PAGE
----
But as one Friend pointed out at a listening session hosted by FGC's committee on racism, that equality isn't the same for everyone. She was in a group where each person was given the same amount of time to speak, but one Friend, who spoke very slowly because of a disability, pointed out that for her equality would mean the same number of words rather than the same amount of time.

By choosing Andre and not his sister Robin, GFS unwittingly supported the classist assumption that there's a group of people who "deserve" for one reason or another, an elite education, and a group who don't. Equality in education would not mean that we educate rich people in order to give 25% of our students some scholarship (or loans). It would mean that Andre Lee would have been educated alongside his sister.

It would look like the Seed Schools in Washington, DC and Baltimore, MD.

Some say that only the smartest and most motivated kids could survive such a rigorous education (another group also thinks that only the best belong with them: The U.S. Marines), but the Seed Schools, both public residential schools, disprove this racist and classist assumption. If they can send nearly every graduate to college (including schools like Princeton), then why can't we? Or, a better question, why aren't we? The Seed Academy schools don't pick and choose, they don't require an application or essay or financial aid disclosure--they use a lottery to choose from all the people who want to attend. Then they educate everyone, mostly poor African American 6-12th graders. And just in case you think that only the most motivated parents put their children into the Seed Academy lottery, Thomas Friedman proves you wrong when he talks of crack-addicted mothers begging the school to take her kids. Everyone wants better for their children, but only some have access to "better." If you yourself didn't go to college, how will you know how to coach your kid on writing an entrance essay?

The video on the Baltimore Seed School web page says of the school kids about to enter, “It’s their turn for them to become all that God meant them to be.” Isn't that what Quaker schools are hoping to do?

Remember that list above, the hierarchy of our class society? At the heart of the social class structure is this belief that the system works to bring the deserving to the top and keep those who don't deserve status at the bottom. We all know in our heart of hearts that this isn't true, don't we? We all know that our human resources are wasted when people of one class go to the top just because of their class, and people in another class stay at the bottom because of their class or their race.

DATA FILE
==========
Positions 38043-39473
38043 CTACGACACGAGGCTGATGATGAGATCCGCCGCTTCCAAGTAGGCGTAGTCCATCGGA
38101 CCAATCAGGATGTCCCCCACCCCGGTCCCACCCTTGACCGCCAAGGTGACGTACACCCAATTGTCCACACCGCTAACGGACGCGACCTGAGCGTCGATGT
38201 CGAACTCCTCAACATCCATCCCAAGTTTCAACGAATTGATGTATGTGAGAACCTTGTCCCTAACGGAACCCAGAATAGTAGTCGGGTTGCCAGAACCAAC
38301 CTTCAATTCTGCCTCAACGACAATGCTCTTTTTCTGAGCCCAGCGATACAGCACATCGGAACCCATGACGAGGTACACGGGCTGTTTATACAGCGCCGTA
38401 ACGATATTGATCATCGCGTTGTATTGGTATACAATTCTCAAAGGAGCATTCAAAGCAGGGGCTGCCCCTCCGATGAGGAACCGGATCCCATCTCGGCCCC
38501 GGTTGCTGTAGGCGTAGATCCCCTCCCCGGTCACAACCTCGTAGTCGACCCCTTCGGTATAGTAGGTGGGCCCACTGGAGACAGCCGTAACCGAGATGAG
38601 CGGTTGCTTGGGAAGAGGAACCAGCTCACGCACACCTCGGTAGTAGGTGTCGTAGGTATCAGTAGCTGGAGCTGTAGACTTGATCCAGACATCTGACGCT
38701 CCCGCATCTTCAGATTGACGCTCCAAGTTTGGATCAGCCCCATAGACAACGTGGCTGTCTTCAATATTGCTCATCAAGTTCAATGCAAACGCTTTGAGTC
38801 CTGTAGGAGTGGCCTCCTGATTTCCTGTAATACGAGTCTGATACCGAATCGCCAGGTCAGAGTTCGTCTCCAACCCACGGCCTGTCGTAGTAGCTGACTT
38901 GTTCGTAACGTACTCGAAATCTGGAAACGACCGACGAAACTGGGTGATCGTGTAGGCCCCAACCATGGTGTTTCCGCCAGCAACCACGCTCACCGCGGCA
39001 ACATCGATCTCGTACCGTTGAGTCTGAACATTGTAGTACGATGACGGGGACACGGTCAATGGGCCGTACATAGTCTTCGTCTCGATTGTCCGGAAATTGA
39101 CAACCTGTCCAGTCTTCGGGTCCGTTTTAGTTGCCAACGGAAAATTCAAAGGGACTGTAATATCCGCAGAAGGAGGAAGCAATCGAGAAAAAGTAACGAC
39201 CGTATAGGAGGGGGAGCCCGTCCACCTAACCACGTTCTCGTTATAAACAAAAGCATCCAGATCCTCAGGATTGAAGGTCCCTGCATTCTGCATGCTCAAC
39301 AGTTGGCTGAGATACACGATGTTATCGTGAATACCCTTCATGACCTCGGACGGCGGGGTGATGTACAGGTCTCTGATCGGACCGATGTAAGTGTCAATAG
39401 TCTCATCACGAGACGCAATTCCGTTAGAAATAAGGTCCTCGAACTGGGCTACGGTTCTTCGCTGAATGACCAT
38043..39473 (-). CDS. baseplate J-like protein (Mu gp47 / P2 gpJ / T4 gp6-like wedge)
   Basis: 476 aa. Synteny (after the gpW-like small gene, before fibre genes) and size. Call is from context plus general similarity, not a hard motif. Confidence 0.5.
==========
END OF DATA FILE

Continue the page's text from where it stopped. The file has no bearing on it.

Now, for the redemption part I promised.

At Gathering, I talked with Irene McHenry from Friends Council on Education and she says that Quaker schools do more for each dollar than most schools. If that's the case, we could be educating K-12 students differently. Maybe we could even improve on Seed.

But this requires a serious change.

What if Quaker schools educated anyone who wanted an education, not just a few, and not just those deemed by society as "worthy?"

I'd love it if every Quaker school administrator read my post and saw the light. That's not going to happen, so I'm going to ask you to help shed light where you can.

How is what I've said sitting with you? What speaks to you? What gives you new light? What new light do you have to offer?

If you're convinced and want to know how you can help, here are a few things I'd suggest:

1. When your K-12 Quaker school asks you for money, make a donation to the Seed Foundation. Let your school know why you're doing so.

2. Write a piece for your blog (or a guest piece for this blog) on your understanding about this issue of racism and classism in Quaker schools.

3. Talk with your friends about this issue.

4. Host a discussion group.

5. Ask your Meeting to consider the issues I've raised.

6. Print out this blog post for others to read. Forward it to your friends. Post it on your facebook page.

7. Start a Quaker charter school that educates everyone who needs an education.


8. Hold me in the Light as I continue to write on this subject. There is more to be said.

Tuesday, July 7, 2009

The Rules of the Game

In George Lakey's workshop on Quakers & Social Class we play a game that very roughly estimates the social class structure in the United States. There, the rules and goals are set out before the participants at the beginning. I've participated in this game once, led it twice, and observed it once, and I've noticed this one thing about it the game: